The hardest part about living with all boys

Fifteen years and three sons later, I am completely out-numbered, and, frankly, fighting a losing battle. Even the dog is a boy.

When I married my husband, Dustin, there were certain things I knew about him.

I knew that he leaves his keys wherever he feels like it and then he can’t find them later. I knew that left to his own devices Dustin will put his spoons in one kitchen drawer and his forks in another. I even knew that he has the unusual ability to fall asleep anywhere. Even on a park bench at Disney World.

And I decided to marry him anyway.

Maybe I thought I could change these things. Maybe I loved Dustin for them. (In spite of them?) In any case, what I didn’t foresee way back then was that our three boys would end up just like Dustin. No, I didn’t give that a lot of thought.

Of course, who knew that we would have three boys? Answer: I did. After Ford was born, I said, “Gosh, we are on a roll of having all boys.” “One boy does not make ‘a roll’,” Dustin said.

After Owen was born, I asked, “Are we on a roll now?”

“The chances are sill 50/50 every time,” he said.

Fifteen years and three sons later, I am completely out-numbered, and, frankly, fighting a losing battle. Even the dog is a boy.

I live in a house with people who lose things and then yell, “Where’s my (baseball, jacket, hat, homework)?” I used to rush to their aid. I stopped when every time I arrived by their side, eager to help, I found them standing in the middle of a room, staring at nothing.

“I can’t find it,” they say.

“Where have you looked?” I ask.

And that’s when they look at me like, I’m supposed to look?

I truly believe Dustin thinks merely standing in a room will cause lost objects to appear. And forget about asking any of them to find something for me.

ME: Can you go get my coat from the kitchen?

THEM (aka, everyone else I live with): OK, but where in the kitchen?

ME: I don’t know. It’s a coat; I don’t think it’s hiding.

THEM: Yeah, but where should I look?

ME: In the kitchen.

THEM: Where?

ME: Probably in the toaster.

THEM: OK, I’ll try.

These people I live with also have a different understanding of cleanliness and personal hygiene. Mold on bread can be cut out. Week-old pizza is still good. A hole with socks in it can still provide a few more weeks of drafty foot covering. Did I teach them nothing?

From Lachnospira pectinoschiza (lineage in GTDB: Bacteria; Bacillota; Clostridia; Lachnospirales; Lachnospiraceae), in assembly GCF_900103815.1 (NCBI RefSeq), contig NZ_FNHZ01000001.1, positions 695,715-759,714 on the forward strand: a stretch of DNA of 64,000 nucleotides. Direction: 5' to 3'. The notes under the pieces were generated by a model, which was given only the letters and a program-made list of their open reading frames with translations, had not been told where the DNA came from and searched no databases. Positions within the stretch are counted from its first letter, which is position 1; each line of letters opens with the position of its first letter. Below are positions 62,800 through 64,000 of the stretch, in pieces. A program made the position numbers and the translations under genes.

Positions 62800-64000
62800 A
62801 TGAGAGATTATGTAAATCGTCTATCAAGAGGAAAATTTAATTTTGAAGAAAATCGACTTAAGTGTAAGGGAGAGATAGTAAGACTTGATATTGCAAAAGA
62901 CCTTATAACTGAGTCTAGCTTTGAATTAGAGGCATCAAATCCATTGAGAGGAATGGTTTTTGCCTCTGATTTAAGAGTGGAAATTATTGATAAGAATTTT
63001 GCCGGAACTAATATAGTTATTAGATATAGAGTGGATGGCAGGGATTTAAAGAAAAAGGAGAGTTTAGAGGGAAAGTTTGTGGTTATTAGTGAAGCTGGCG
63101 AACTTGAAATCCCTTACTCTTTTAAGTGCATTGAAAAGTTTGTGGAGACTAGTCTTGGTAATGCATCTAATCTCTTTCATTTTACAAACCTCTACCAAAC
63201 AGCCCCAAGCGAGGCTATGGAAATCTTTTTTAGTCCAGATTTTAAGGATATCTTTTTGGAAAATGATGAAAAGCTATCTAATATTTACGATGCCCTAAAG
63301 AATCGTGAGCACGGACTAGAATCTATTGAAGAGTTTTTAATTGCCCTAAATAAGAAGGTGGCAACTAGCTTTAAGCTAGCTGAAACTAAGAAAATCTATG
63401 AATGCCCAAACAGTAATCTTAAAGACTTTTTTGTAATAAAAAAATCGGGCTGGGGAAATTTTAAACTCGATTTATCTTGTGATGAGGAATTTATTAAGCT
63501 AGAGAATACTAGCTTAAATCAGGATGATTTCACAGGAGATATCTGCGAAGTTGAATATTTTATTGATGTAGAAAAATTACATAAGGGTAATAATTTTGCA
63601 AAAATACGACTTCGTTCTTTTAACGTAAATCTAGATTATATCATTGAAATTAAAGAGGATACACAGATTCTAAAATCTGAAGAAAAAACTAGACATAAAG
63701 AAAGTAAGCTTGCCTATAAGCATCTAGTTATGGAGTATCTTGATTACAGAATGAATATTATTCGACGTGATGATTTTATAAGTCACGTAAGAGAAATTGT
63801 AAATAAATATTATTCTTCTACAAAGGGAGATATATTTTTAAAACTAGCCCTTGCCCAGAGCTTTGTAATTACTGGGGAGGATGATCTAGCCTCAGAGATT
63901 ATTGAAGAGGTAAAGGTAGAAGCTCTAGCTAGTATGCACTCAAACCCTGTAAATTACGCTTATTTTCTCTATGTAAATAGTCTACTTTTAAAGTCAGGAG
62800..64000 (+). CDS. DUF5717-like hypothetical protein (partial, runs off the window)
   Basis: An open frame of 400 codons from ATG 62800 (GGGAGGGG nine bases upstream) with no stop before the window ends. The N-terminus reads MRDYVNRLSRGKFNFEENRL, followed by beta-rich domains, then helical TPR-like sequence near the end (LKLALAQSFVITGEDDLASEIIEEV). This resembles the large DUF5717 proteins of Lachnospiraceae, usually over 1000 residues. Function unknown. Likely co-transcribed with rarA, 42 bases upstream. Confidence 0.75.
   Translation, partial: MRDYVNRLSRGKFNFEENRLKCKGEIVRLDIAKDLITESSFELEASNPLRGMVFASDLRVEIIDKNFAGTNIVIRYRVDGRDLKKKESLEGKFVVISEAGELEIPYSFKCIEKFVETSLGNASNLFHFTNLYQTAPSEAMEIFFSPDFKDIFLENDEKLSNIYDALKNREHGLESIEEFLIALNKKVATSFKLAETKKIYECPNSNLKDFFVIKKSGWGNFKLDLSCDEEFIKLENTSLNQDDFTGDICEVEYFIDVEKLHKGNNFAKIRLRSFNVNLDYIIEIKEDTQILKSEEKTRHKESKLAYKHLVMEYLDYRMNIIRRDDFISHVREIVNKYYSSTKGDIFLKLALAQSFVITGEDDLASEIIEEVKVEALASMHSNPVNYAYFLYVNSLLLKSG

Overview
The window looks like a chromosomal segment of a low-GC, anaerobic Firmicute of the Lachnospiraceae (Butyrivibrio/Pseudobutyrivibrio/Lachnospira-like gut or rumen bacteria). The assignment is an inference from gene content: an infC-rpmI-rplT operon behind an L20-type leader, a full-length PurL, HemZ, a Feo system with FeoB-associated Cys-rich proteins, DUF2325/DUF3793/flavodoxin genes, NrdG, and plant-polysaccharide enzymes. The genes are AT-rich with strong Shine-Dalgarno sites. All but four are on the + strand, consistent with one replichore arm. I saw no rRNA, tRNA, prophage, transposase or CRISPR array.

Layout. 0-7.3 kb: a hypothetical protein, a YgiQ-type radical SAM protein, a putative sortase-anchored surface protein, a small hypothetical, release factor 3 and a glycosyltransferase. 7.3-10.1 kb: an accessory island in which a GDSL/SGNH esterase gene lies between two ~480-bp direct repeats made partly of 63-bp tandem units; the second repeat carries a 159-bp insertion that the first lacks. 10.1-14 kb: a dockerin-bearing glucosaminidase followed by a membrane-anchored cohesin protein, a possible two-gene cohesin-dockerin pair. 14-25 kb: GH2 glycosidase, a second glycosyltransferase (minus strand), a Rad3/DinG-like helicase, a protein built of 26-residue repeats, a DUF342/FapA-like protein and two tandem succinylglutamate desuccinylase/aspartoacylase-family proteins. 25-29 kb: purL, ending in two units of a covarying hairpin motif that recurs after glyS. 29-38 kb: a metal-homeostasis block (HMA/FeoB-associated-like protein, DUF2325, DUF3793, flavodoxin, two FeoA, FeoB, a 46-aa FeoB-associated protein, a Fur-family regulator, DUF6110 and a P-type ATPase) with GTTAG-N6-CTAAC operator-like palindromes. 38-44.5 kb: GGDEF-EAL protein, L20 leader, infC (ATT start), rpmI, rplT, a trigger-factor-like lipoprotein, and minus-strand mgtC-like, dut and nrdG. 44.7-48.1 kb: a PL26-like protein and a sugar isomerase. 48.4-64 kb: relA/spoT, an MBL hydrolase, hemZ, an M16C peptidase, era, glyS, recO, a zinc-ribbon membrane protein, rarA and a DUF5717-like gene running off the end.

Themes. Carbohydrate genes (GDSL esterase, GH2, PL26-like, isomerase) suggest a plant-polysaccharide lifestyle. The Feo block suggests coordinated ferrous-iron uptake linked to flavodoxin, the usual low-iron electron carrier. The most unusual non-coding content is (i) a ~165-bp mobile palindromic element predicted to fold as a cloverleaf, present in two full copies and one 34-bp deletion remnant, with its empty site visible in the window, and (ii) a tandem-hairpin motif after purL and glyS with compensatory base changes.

ME: Did you wash your hands?

OWEN: Yes … yesterday.

Random, used flossers (you’re welcome, Dr. Rand) lie on the end tables in our living room. Toenail clippings are in the bathroom sink. And, please, let’s not even discuss the bathroom floor.

All of this, by the way, is why scented candles are so popular with women.

It’s like I’m living with cavemen half the time. Dustin promises me that the Smiley men are evolving. He does a great impression of the evolutionary chart and what he and his ancestors might look like on it. But maybe I’ll see this evolution in hindsight?

Until then, I think I’m devolving.

Every day, I put my keys in the exact same spot. I always know where they are. Except for last Tuesday. My keys were missing. I ran from room to room, staring at nothing and yelling, “Where are my keys? I can’t find them?”

THEM: Did you look in the bathroom?

ME: Yes, I stood in that room and stared at nothing for at least five minutes.

THEM: Did you look in the kitchen?

ME: Why would my keys be in the kitchen? That’s where I keep my coat.

Then my youngest, Lindell, said, “Do you think they are in the car?”

That’s when I turned around and snapped. “If I thought they were in the car, do you think I’d be here looking in the house?”

The keys actually were in the car. But that didn’t matter. Before I found them, I’d stomp around the house some more and yelled “Where are my keys? Why won’t anyone help me find my keys?”

Ford lay on the small couch, flossing his teeth. (You’re welcome again, Dr. Rand.) His dirty feet were propped up on the side table next to his other used flosser. Owen lay on the larger couch in yesterday’s gym shorts, the ones that are unraveling from the hem.

“All you do is sit there,” I yelled. “No one helps me with anything. And have you seen your bathroom lately? Believe me, I saw it when I was in there staring at nothing and looking for my keys. Get up and make your bed or something. Gosh!”

I stomped up the stairs and closed my bedroom door.

Ford yelled up at me, “Geez, why do women always have to be so cranky?”